The Bliss Blog

The Bliss Blog

Rabbi Rami Shapiro



I met Rabbi Rami Shapiro in the early 1990’s when he had the pulpit at Temple Beth Or in Miami, Florida. I could say that our paths crossed by Divine Design, since I walked into a book store and his book on 12 step recovery for those of the Jewish faith; with a title something like This Too Is The Path, if memory serves; fell off the shelf and into my waiting hands. My husband Michael and I had just moved to South Florida and were open to finding a spiritual home.  As I turned the book over and looked at the back, I saw that the synagogue was close by and knew we needed to attend services there. That we did for the few years that we lived in the area and I found a renewed and re-energized sense of my Jewish heritage. Part of the reason for that was that Rami wove rituals and shared his writings with the congregation that made it meaningful for this ‘spiritual gypsy’ who was exploring her own path. I am grateful that after all these years, we are still in touch.



How do you live your bliss?

Joseph Campbell came up with this phrase, “follow your bliss” and I guess he meant something like “follow your passions,” which if we were really to do that, most of us would end up in jail. Living my legal bliss means devoting myself to the art and craft of writing. I make time to write almost every day, with the exception of Shabbat, the Jewish Sabbath.

You are a rabbi and writer, speaker and pundit. How would define yourself?

You did a nice job with this. I would say I’m a talking head with keyboard capable fingers who is narcissistic enough to imagine that other people should know what I have to say regarding matters about which I may no more than they do. I hope that isn’t what is carved on my headstone. If it is, I will have myself cremated and my ashes scattered in a used bookstore so there is no place to write that epitaph.


How would you describe your personal spiritual views and the ways in which it has evolved over the years?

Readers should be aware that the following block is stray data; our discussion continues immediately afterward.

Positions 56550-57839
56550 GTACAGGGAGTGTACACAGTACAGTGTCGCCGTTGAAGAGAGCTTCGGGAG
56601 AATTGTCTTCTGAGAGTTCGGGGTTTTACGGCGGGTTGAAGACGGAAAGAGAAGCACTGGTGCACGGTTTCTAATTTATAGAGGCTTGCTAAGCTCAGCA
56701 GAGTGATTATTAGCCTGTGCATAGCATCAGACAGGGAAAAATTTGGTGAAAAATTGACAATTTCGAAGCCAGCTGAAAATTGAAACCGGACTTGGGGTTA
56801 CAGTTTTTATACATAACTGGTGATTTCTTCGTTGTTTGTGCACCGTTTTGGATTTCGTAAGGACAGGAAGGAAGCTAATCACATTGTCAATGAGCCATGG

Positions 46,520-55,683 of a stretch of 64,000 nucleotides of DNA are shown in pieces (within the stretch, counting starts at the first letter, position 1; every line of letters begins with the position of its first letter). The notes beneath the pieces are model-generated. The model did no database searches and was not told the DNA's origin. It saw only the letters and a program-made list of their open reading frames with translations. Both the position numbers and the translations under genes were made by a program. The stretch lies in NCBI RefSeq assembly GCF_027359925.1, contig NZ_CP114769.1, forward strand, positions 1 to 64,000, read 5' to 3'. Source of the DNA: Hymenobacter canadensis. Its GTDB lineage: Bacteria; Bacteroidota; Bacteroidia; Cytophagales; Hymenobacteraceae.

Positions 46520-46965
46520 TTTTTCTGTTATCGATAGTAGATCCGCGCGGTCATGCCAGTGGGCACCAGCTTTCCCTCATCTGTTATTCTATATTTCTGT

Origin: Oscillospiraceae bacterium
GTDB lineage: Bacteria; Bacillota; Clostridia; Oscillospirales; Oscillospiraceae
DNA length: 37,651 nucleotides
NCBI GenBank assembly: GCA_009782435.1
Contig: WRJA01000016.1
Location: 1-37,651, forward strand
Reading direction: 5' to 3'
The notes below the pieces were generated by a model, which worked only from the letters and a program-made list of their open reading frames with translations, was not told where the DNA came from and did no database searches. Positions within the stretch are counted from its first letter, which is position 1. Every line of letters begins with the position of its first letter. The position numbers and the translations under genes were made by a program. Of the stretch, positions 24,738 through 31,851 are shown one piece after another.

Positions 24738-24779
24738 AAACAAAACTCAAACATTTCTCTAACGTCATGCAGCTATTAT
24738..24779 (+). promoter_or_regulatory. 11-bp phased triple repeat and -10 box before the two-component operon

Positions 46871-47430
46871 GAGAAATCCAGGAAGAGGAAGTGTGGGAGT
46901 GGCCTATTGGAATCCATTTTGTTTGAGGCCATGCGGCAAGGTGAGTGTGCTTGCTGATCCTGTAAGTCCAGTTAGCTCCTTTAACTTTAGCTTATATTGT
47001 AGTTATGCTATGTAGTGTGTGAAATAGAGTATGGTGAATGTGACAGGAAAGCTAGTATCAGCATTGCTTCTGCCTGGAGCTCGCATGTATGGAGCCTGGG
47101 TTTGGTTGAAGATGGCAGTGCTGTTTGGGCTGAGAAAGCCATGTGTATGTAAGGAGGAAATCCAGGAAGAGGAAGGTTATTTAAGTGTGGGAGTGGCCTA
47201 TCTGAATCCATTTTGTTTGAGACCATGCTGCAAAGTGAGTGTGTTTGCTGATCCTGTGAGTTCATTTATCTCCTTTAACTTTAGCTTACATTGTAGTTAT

When I was 16 I had what I imagine Zen Buddhists would call a kensho experience, a glimpse of reality without the filter of the egoic mind. From that I became convinced that there is only one reality, I call it God, and all life is an expression of it. This essentially panentheist position (all life is in God and is God) has stayed with me and defined by work as a rabbi every since. So, when it comes to spiritual views, no evolution here at all. Regarding how I live that experience, there has been much change. While Judaism remains my “mother-tongue” I have made a concerted effort to learn to speak a variety of religious languages and incorporate practices from Hinduism, Buddhism, and Sufism into my daily life.


What do you think it would take to allow for a greater sense of connection and unity within the context of religion, rather than the divisiveness that often comes part and parcel?

Religions are like competing sports teams playing the same game. The only difference is that competing religions, unlike NBA or NFL teams, think their game is somehow a true glimpse into the existential reality of human existence, and that playing for their particular team determines your fate in the next life or next world. As long as religions take the game and their team so seriously, they will be willing to kill and die for their particular team.